Colt Model 1871-72 Open Top

Colt Model 1871-72 Open Top
Type Revolver
Place of origin United States
Production history
Designer William Mason and Charles Brinckerhoff Richards
Designed 1870/71
Manufacturer Colt's Patent Firearms Manufacturing Company
Produced 1871–1873
Weight 1,190 g
Length 330 mm
Barrel length 7½"

Cartridge .44 Henry Rimfire
Action Single-action revolver
Feed system 6-shot Cylinder
Colt Open Top, later model with larger Colt 1860 Army grip
Colt’s Patent inscriptions
.44 Henry Flat Cartridge

The Colt Model 1871-72 Open Top is a metallic cartridge rear-loading .44-caliber revolver introduced in 1872 by the Colt's Patent Fire Arms Manufacturing Company. This handgun was developed following two patents, the first one in 1871 and the second one in 1872, it is estimated that the production span lies primarily between February 1872 and June 1873. There is therefore still some confusion when naming it. It is sometimes named Colt Model 1871 or Colt Model 1872 but at this time the most common accepted names are Colt Model 1871-72 Open Top, Colt Model 1871-72 or simply Colt Open Top.


When Rollin White's request of extension for his breech-loading revolvers patent was rejected by the American Government in January 1870[1] the Colt's Patent Fire Arms Manufacturing Company started working on its own metallic cartridge rear-loaders. Up until then, it had been only practicing the so-called Richards-Mason conversions. The Colt company continued converting muzzle-loading percussion revolvers into rear-loaders until 1878, but in 1871 Colt's had patented at least two rear-loading revolvers using metallic cartridges: the Colt House Revolver and the Open Top. The House revolver went into production the same year in 1871 but the Open Top didn't start production until 1872, although a pocket version of the Open Top, a completely different design, went on sale as of 1871, the Colt Open Top Pocket Model Revolver.[2]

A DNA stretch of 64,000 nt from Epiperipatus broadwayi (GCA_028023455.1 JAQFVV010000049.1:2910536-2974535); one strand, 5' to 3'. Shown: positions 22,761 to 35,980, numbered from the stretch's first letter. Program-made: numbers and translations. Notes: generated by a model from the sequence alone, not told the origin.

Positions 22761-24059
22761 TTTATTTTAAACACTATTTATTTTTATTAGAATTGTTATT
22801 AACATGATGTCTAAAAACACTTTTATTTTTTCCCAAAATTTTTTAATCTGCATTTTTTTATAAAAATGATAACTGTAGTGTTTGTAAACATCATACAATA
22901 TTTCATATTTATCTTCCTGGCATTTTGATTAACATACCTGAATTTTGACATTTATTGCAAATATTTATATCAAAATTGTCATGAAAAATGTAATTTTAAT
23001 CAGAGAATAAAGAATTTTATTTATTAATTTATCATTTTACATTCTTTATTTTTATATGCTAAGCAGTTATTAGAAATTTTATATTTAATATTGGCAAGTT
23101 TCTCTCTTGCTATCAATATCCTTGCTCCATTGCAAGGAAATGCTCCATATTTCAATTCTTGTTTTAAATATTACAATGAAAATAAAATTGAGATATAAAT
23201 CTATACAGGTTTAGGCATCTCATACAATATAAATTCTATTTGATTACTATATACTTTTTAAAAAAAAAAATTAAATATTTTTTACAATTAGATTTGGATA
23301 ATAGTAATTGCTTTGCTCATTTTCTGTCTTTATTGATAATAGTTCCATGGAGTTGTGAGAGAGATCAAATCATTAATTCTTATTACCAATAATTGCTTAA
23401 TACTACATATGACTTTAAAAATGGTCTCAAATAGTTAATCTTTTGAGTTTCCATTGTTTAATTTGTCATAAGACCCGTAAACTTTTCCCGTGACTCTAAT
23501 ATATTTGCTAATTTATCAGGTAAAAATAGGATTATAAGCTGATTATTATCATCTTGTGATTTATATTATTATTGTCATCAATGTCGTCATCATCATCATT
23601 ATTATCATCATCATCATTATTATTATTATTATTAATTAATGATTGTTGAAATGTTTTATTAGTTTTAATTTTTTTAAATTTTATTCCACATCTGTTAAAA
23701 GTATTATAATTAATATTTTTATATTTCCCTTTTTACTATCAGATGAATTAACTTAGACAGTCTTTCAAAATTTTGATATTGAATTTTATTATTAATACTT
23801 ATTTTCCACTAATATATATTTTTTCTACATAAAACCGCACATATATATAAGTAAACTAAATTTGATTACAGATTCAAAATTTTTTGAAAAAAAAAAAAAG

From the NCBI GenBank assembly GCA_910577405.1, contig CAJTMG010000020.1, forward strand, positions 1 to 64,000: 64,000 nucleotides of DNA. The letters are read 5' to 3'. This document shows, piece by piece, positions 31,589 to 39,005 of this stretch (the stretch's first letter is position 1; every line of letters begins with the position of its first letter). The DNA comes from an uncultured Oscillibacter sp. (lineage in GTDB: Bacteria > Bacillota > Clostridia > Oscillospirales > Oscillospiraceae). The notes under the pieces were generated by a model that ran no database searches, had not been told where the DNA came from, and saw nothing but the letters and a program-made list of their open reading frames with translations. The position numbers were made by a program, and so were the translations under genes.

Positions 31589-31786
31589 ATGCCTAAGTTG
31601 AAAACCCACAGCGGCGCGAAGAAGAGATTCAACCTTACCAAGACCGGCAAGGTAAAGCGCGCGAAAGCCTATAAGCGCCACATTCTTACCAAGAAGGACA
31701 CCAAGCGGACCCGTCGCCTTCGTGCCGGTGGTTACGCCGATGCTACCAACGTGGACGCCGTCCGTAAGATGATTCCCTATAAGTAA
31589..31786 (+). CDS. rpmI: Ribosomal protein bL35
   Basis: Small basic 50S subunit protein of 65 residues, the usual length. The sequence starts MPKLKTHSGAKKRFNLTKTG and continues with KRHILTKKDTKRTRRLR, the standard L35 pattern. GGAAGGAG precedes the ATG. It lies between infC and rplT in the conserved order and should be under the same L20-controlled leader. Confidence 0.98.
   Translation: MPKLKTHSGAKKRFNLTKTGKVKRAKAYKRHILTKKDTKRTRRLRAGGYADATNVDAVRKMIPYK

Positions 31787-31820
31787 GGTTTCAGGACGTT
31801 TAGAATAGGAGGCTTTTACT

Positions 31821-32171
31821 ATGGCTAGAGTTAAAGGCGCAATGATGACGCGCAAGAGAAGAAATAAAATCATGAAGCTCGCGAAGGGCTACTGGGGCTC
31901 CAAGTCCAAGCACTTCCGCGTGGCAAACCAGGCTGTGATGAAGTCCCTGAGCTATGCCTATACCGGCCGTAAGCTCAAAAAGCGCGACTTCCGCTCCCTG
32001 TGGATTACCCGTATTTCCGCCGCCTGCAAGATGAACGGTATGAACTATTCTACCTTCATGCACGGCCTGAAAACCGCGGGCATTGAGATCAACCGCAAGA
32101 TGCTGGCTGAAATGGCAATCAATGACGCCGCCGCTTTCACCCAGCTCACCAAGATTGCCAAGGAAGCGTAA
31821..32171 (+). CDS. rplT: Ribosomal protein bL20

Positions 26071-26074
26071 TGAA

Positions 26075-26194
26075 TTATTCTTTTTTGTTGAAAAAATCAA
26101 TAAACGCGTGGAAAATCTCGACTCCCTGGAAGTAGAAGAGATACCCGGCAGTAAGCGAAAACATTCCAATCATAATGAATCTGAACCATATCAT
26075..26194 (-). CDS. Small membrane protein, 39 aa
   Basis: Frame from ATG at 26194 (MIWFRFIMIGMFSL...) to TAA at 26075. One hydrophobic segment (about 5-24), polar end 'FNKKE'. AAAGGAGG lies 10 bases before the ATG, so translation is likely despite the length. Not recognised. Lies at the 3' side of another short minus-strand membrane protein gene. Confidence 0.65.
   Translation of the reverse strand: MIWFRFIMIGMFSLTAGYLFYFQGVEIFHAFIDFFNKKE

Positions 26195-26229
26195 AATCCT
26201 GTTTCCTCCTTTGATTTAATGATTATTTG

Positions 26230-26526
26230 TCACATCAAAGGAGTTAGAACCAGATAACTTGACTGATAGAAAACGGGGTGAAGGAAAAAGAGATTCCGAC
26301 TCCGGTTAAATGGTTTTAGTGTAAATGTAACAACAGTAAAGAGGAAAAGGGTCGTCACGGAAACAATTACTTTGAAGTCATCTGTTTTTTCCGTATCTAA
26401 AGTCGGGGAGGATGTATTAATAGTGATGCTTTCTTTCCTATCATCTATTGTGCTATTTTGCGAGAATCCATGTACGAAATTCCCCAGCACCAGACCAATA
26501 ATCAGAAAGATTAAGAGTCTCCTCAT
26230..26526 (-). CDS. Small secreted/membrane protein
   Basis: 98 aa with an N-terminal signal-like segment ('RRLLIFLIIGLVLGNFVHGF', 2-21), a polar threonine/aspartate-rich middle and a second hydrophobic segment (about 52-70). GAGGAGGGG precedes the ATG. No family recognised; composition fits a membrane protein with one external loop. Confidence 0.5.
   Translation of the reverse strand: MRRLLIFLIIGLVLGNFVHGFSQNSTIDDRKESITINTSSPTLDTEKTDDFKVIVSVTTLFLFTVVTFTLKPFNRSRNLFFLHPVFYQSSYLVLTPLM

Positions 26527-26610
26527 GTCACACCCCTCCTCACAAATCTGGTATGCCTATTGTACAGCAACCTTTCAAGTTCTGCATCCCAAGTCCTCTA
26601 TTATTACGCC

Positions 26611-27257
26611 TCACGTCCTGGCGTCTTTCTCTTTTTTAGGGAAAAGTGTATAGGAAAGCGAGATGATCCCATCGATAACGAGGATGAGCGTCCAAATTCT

While the House and Cloverleaf revolvers were chambered in the .41 caliber, relatively well-known at the time, William Mason, the engineer working on the design of the Open Top, chose the more powerful .44 Henry cartridge. The trigger and revolving mechanism were based on the same design as previous Colt revolvers, the well-improved cap & ball percussion guns that made the Colt's company prestige status. Mason brought some innovations to his gun: apart of the breech-loading cylinder, he designed unique frame, cylinder and barrel for the first Colt revolver with non-interchangeable parts with the older percussion pistols and moved the rear sight to the rear of the barrel as opposed to the hammer or the breechblock of the earlier efforts.[2] Chambered in .44 caliber, the gun was submitted to the US Army for testing in 1872. The Army rejected the pistol and asked for a more powerful caliber with a stronger frame. Mason redesigned the frame to incorporate a topstrap, similar to the Remington revolvers, and placed the rear sight on the rear of the frame; he consulted with Richards on some other improvements. The first prototype of the new gun was still chambered in .44 rimfire, but this new gun was chambered for the newest caliber known as the .45 Colt. This new design started production in 1873, giving birth to a new model, the Colt Single Action Army, and a new serial numbering.[2]

The frame of early Open Top revolvers were marked COLT'S/PATENT, later models sported the so-called "Two July" patent marking, also found on the 1851 Navy-, 1861 Navy- and 1860 Army-conversion revolvers. The "Two July" patents were also found on very early Colt Single Action Army revolvers.



In 1871 and 1872, the nonstop improvement of the Colt Open Top lead to the creation of today's legendary well-known Colt Single Action Army revolver or Peacemaker.[2]

Cimarron Firearms of Fredericksburg, Texas, imports a replica of the Open-Top revolver that is based on an antique Open Top that the company sent to Uberti to reverse-engineer. The replica revolver differs in one aspect, a safety has been placed on the hammer.[3][4]

See also


  1. Grant, US (1897). James Daniel Richardson, ed. A compilation of the messages and papers of the presidents, prepared under the Joint Committee on Printing of the House and Senate, pursuant to an act of the Fifty-second Congress of the United States (with additions and encyclopedic index by private enterprise). A Compilation of the Messages and Papers of the Presidents, Prepared Under the Joint Committee on Printing of the House and Senate, Pursuant to an Act of the Fifty-second Congress of the United States. 9. Bureau of National Literature. pp. 4034–4035.
  2. 1 2 3 4 Flayderman, Norm (2007). Flayderman's Guide to Antique American Firearms and Their Values. Iola, Wisconsin: Gun Digest Books. pp. 100–105. ISBN 1-4402-2651-2.
  3. Chicoine, David (2005). Antique Firearms Assembly/Disassembly: The Comprehensive Guide to Pistols, Rifles & Shotguns. Iola, Wisconsin: Krause Publications. p. 43. ISBN 0-87349-767-8.
  4. Taffin, John (2011). "Cimarron Firearms Colt 1871-72 Open-Top". American Handgunner.
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